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Has the COVID-19 Pandemic Changed Divorce Forever?When the coronavirus pandemic took over in early 2020, it changed everything. It changed the way we interact with each other socially, the way we do business, and the way we work. As we wait for more of New York and the rest of the country to continue to open, most of us have become accustomed to a new style of living: socially distant and masked for health.

When the COVID-19 pandemic and quarantine began, the rumors and expectations of a drastic increase in divorce rates almost immediately began. About a year later, we have seen firsthand that COVID-19 is also impacting a host of other matrimonial issues, including the way attorneys and clients do business, and how spouses decide on, plan, and carry out their divorces. The following are just a few ways the pandemic has changed and impacted the intricacies of divorce over the past year.

Children and health risks

As contagious viruses are not typically something written into child custody agreements, many co-parents have found themselves at odds over custody issues regarding visitation and exposure to COVID-19. Co-parents have had to work together to not only deal with virtual vs. non-virtual schooling while simultaneously working from home, but also concerns over exposure to COVID-19 arising from children alternating between households, the activities of the children, as well as the activities of the other parent. Rules about what are and what are not COVID-safe activities may differ by household, and when parents are not on the same page and are unable to reach an agreement together, disputes may require legal intervention, like custody order modifications.

Unexpected financial stressors

Many families have experienced some type of financial loss during the pandemic, as it brought increased rates of unemployment and partial unemployment to New York and the tri-state area. One of the major contributing issues to any divorce is finances. According to relationship therapist Jen Elmquist, it is also the number one thing couples argue about.

To investigate the impact of the pandemic on families, Brigham Young University, Deseret News, and the data company YouGov teamed up to survey 3,000 Americans, in their report of “The American Family Survey”. On the economic side of things, approximately one-third of those surveyed reported that either one or both spouses experienced a loss in income during the pandemic. The survey authors also noted that 37% of couples who faced financial challenges also faced challenges in their marriages. Further, 21% of spouses who had financial crises also questioned the strength of their marriages.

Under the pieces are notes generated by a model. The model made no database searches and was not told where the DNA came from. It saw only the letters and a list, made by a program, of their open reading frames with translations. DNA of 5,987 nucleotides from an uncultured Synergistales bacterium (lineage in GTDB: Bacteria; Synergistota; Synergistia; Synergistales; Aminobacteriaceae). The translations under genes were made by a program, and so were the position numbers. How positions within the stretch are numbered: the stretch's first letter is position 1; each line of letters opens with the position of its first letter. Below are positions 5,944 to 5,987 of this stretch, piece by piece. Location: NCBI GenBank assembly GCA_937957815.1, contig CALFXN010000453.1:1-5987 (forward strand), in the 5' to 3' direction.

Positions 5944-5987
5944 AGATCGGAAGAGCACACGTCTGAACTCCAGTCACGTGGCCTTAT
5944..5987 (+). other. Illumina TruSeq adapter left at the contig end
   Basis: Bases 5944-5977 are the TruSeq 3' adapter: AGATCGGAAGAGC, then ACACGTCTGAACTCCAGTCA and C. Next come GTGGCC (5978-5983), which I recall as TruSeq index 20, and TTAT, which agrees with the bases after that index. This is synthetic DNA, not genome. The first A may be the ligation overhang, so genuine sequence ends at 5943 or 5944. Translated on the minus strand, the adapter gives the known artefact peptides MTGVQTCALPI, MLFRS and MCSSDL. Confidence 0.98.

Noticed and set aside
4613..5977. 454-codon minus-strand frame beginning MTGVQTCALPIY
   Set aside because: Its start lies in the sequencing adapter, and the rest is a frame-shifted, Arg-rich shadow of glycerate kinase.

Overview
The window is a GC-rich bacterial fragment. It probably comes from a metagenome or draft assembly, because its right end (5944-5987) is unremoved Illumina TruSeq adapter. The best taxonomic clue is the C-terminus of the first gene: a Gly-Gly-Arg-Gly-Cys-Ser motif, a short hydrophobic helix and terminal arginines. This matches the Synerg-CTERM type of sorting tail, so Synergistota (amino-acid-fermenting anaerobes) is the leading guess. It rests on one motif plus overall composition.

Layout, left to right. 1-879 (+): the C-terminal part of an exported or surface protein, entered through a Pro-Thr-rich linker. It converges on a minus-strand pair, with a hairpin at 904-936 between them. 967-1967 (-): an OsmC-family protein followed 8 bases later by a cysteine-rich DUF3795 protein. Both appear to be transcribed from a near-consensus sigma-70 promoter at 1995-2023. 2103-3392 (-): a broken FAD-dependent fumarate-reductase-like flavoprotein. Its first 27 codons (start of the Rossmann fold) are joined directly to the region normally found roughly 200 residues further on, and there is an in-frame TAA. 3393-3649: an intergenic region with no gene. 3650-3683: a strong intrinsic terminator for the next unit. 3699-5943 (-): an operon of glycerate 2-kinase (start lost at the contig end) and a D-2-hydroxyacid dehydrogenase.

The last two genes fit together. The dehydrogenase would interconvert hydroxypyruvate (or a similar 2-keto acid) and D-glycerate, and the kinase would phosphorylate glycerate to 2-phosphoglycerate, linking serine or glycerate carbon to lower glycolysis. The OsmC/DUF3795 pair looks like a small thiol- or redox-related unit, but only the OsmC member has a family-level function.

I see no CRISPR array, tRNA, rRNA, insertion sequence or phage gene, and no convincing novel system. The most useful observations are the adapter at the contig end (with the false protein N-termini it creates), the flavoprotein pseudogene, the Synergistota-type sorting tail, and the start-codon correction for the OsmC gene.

A year with nothing but time

During an oddly quiet year with little to no time in the office and a very limited social life, many people have taken this extra time to sit back and reflect. For some, this meant thinking long and hard about their marriage and realizing it was time to start considering divorce. One of the more interesting findings from the American Family Survey was that, contrary to what experts forecasted, divorce rates are down.

However, this very likely could mean that although couples may be considering divorce for various reasons, they are not going through with it. In most cases, the pandemic itself is preventing them from being able to complete the process.

Couples are delaying divorces

Even couples who did want to divorce last year could not complete the process, as courthouses were closed and hearings were cancelled or delayed due to COVID-19 concerns. Other spouses decided to put their divorce on hold due to practical reasons, like deciding to remain in the same “pandemic bubble” for the children’s best interests. Others may delay their divorce due to financial reasons; for example, if one spouse has lost a job due to the pandemic. Wendy Manning, Director of the Center for Family and Demographic Research, points out, “Divorce can be expensive, and couples may be reluctant while facing economic uncertainty and/or health issues. These folks may feel ‘stuck’ and they could be delaying divorce until life feels more normal.”

Taking family law matters out of the courtroom

Although attorneys and clients have not had consistent access to courtrooms and in-person hearings, they have been able to carry on with “business as usual” due to videoconferencing technology. Court moved online with impressive speed, offering a flexibility the traditional courtroom has never afforded. The Atlantic reports, “Witnesses, jurors, and litigants no longer need to miss hours of work and fight traffic. Attorneys with cases in multiple courts can jump from one to another by swiping on their phones.”

Couples who prefer not to litigate their divorce continue to take advantage of courtroom alternatives, like collaborative law, mediation, or negotiation. The non-litigation alternatives also offer the same ease as virtual courtrooms, allowing for a much more flexible schedule where the parties, mediators, and attorneys no longer have to rearrange calendars to all be physically available at the same time and place. No matter how you and your spouse choose to handle your divorce, you have a variety of options and experienced attorneys can help you with all of them.

Related:

Jacqueline Newman Discusses Divorce Trends for 2021 and How the COVID-19 Pandemic Is Affecting Couples Nationwide with FOX10 Arizona

The family law attorneys at Berkman Bottger Newman & Schein LLP are here to help you adapt to the new normal. Allow us to answer any questions or ease your concerns about divorce in today’s post-pandemic culture. Schedule your consultation today by calling 212-867-9123 or filling out our contact form. Proudly serving New York, Westchester, and Bergen County, NJ.

 

 

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